Australia to Impose Caps on International Student Enrollment, Tightens Regulations on Education Providers

Melbourne, VIC – In a bid to bolster the integrity and sustainability of Australia’s international education sector, the Albanese Government is set to introduce groundbreaking legislation next week. Spearheaded by the Minister for Education, Jason Clare, the legislation will empower the Minister to establish a maximum allocation for new international student enrollments across education providers.

For vocational education, these allocations will be determined based on advice from the Minister for Skills and Training, Brendan O’Connor. The proposed legislation encompasses a suite of measures aimed at enhancing the quality and integrity of international education, including provisions to prevent education providers from owning education agent businesses and pausing registrations for new international education providers and courses for up to 12 months.

Additionally, stringent requirements will be imposed on new providers seeking registration, mandating a proven track record of delivering quality education to domestic students before recruiting international students. Measures to cancel dormant provider registrations and prevent recruitment by providers under serious regulatory scrutiny are also on the agenda.

Furthermore, the Government plans to improve data sharing related to education agents and prohibit agent commissions on student transfers between providers within Australia. Minister Clare emphasized the significance of these reforms in safeguarding international students from unscrupulous practices while ensuring the sector’s long-term sustainability.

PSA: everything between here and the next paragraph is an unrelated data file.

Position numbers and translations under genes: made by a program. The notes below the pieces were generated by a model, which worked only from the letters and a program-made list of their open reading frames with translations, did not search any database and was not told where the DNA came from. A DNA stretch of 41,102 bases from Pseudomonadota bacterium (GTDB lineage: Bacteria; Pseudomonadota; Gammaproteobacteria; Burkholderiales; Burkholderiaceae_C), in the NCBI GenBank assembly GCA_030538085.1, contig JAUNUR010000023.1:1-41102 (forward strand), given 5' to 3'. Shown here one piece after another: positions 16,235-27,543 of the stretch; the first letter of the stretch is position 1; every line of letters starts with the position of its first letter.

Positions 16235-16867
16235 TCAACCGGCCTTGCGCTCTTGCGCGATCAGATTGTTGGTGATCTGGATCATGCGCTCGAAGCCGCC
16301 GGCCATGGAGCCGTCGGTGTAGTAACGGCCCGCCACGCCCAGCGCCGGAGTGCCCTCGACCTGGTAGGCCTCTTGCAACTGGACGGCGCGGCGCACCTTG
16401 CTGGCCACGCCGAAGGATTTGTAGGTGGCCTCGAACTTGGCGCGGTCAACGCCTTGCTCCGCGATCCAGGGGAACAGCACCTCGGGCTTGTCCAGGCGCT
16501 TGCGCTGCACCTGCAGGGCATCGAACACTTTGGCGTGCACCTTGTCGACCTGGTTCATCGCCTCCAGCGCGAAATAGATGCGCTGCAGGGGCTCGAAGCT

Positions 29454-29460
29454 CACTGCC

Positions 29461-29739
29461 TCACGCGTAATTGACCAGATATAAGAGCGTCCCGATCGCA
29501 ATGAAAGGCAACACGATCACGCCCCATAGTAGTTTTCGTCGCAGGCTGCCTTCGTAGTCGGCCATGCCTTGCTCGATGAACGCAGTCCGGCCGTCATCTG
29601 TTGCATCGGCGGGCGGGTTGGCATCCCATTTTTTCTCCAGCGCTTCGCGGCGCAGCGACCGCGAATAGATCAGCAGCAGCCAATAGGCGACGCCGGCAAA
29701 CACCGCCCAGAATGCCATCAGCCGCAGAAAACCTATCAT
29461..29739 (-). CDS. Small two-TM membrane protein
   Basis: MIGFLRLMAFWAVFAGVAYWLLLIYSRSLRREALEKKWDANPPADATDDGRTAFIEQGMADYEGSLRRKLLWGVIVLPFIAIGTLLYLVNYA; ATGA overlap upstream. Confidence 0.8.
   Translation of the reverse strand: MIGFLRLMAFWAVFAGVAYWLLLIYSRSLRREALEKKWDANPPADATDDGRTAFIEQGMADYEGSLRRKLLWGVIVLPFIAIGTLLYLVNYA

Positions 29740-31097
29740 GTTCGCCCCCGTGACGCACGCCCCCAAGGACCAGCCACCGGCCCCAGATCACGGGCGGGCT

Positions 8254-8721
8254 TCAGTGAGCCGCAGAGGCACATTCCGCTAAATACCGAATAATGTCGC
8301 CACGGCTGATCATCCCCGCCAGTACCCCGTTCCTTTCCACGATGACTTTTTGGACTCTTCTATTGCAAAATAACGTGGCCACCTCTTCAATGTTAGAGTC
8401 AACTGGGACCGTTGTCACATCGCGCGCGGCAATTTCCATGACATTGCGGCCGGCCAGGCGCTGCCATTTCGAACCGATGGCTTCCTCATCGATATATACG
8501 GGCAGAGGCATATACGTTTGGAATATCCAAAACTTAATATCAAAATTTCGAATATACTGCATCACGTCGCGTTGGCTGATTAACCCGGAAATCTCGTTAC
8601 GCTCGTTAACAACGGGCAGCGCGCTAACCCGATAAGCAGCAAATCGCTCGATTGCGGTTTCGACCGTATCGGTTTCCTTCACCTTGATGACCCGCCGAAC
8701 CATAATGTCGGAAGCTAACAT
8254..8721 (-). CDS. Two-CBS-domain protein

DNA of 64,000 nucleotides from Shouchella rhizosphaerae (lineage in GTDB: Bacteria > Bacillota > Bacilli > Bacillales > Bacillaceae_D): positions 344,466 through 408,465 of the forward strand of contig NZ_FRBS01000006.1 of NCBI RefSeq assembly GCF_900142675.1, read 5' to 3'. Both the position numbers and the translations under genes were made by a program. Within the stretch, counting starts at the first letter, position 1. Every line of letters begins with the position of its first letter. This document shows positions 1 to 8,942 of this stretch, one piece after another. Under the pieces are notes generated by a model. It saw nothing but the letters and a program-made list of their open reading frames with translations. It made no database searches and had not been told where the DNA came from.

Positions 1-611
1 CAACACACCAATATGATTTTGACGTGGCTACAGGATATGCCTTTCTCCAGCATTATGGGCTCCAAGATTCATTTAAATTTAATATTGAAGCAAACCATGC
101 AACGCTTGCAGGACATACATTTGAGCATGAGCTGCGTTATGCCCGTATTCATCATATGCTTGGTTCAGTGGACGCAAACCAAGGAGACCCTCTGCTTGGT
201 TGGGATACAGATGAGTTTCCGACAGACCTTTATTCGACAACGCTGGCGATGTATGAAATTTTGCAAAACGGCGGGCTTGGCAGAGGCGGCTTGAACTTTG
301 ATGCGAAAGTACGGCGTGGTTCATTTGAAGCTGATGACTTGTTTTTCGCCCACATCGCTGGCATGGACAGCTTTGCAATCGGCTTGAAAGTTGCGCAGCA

In conjunction with the legislative proposals, the Government has released a draft International Education and Skills Strategic Framework. This framework aims to engage stakeholders in a consultative process to foster sustainable growth in international student enrollments, while prioritizing quality, integrity, and the welfare of both international and domestic students.

Minister Clare underscored the importance of creating a robust international education sector, stating, “Our international education sector is incredibly important to our country. These reforms are designed to ensure the integrity, quality, and ongoing sustainability of this vitally important sector.”

Minister O’Connor echoed this sentiment, emphasizing the Government’s commitment to curbing unethical practices within the VET sector. “There is no place for dodgy operators who undermine the strong reputation of the sector,” he asserted. “We are making it tougher for bottom-feeders to take advantage of international students for a quick buck.”

The Minister for Home Affairs, Clare O’Neil, highlighted the alignment of these measures with the Government’s broader migration strategy, aimed at fostering a more strategic and sustainable migration system. “With international student visa grants back to pre-pandemic levels,” she noted, “the focus now shifts to ensuring numbers in the sector are managed more strategically over the long-term.”

The Government pledges to engage in comprehensive consultation with the sector on the proposed framework and anticipates releasing the final version later this year.


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